Certain industries have a reputation for being nasty, not in terms of the kinds of products and services they offer, but because of what it’s like to work in them. They may be involved in making some pretty benign things (intellectual radio programs, history or philosophy undergraduate degrees, adverts or cookery books). Seen from a distance, they can look like very attractive places to work. But insiders know a different story: these can be brutally mean places to be, awash with personal rivalries, favouritism and back stabbing.
For those working there, there may be solace in a philosophical approach first developed by two Ancient Roman Stoic philosophers: Seneca, an advisor to Nero – and Marcus Aurelius, Emperor of Rome for twenty years. The Imperial Roman court could be a very vicious place – but because it was so powerful and unavoidable, it was deemed philosophically crucial that good people should know how to survive there and try to exercise whatever calming influence they could on the powerful there. Rather than withdraw (as they were often tempted to do), the wise had to work out how to cope inside stormy and unforgiving environments. Seneca and Marcus Aurelius pointed to three helpful moves:
I: Study the nature of the industry
The initial assumption is that what makes an industry nasty is the kind of people who enter it. One feels that maybe advertisers or publishers or humanities academics are just by nature unusually rancorous and sly – and that they would take their passion for malicious gossip with them wherever they happened to work.
In fact, the causality runs the other way round. People are nasty in certain industries not because of who they were at the start, but because of the kind of industry they are in and what it has done to their souls over time. They were once pure; it is the place that has done it to them.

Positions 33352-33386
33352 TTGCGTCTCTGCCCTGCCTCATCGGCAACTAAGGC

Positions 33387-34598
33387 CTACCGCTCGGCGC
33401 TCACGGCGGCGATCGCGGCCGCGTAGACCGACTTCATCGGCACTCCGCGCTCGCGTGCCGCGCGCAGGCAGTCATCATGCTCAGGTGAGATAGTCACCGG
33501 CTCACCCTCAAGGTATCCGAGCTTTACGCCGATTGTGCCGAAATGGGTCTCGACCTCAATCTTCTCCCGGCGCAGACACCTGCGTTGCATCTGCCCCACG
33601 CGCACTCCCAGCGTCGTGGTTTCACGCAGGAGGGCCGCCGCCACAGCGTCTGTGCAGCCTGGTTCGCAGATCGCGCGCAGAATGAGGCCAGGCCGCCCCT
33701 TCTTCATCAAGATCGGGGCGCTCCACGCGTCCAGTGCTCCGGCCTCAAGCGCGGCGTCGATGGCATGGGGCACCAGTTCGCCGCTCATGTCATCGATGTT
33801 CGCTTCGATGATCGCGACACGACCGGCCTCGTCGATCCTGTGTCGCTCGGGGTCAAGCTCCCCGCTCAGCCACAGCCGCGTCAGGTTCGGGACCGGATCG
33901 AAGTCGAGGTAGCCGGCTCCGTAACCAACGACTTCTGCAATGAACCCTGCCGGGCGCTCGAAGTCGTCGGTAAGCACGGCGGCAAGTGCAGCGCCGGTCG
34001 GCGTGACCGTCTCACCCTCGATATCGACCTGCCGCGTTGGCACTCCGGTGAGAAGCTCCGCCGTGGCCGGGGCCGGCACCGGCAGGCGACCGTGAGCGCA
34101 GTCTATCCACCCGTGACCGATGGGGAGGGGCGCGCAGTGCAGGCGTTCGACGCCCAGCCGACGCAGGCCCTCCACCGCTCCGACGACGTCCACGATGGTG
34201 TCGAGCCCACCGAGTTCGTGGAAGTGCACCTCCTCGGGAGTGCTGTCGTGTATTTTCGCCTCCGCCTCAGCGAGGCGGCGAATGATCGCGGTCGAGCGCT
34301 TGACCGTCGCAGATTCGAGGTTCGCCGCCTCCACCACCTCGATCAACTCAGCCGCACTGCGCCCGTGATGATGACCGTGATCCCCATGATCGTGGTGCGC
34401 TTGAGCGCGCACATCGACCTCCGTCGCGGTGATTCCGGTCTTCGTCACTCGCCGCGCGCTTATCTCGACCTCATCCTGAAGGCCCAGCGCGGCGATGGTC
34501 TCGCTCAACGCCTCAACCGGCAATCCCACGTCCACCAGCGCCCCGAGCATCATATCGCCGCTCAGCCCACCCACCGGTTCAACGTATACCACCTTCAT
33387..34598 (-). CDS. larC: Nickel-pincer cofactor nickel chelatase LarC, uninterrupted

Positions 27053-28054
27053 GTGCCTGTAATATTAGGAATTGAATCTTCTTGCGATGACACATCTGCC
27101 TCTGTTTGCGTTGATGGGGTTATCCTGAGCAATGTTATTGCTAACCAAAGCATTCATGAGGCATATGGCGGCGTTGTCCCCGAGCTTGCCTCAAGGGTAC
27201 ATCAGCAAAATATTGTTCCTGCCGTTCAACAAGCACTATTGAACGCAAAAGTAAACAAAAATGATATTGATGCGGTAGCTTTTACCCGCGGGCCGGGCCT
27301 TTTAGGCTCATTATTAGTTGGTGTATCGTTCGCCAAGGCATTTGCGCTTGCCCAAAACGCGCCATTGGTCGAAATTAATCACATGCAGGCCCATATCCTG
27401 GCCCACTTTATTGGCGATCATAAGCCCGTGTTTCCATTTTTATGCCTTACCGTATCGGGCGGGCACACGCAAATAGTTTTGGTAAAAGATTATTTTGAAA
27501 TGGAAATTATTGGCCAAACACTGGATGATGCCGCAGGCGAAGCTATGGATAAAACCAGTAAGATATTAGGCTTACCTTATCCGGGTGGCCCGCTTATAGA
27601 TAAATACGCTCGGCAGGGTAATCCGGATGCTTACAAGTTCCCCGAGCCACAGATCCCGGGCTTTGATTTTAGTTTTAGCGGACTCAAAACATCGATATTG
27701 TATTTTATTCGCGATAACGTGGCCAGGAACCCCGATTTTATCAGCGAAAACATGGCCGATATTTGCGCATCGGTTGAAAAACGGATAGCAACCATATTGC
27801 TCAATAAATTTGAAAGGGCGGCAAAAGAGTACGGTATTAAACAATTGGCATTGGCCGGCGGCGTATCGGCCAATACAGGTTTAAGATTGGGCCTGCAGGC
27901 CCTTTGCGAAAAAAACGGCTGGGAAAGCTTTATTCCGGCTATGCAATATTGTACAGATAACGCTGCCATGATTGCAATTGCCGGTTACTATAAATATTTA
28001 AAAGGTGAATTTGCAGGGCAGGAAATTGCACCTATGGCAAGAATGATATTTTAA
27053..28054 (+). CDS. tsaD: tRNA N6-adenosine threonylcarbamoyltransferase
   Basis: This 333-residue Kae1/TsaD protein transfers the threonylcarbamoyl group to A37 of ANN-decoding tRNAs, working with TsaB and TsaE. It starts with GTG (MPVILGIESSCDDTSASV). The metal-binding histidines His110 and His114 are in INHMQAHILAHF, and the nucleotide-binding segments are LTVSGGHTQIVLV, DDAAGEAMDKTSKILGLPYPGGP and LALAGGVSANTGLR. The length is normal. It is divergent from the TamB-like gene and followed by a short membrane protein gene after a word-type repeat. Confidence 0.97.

Here are some characteristics of a typical industry which will lead its employees to evolve in mean and twisted directions, whatever they might have been like on graduation day:
– Success is random and unpredictable. Quantifiable technical skills are not what matter. All one’s degrees are oddly irrelevant here. People operating with broadly similar levels of intelligence and strategies can end meeting with very different fates. Day to day, one has no real clue what is going to lead to triumph, which inspires an atmosphere of perpetual anxiety.
– In the absence of technical skills, what helps people to get on are, it seems, certain kinds of social skills: the ability to work out the fears, longings and hopes of those above one in the hierarchy. A capacity for social manoeuvring starts to seem far more important than anything one has ever been honestly taught.
– One ends up having to deploy the arts of friendship not for the sake of friendship but for the sake of advancement: it makes one appear slippery, fake and deceitful. One gradually loses the ability even to be a proper friend, so often has one had to be a fake friend to win.
– The industry may have high goals: on a good day, it’s trying to change the world and do something substantial. It therefore encourages those who work in it to conceive of themselves in grand terms. They aren’t there in order to be mediocre: they have joined up for greatness. This makes any eventual failure all the harder to bear and the techniques to avoid it all the more vicious.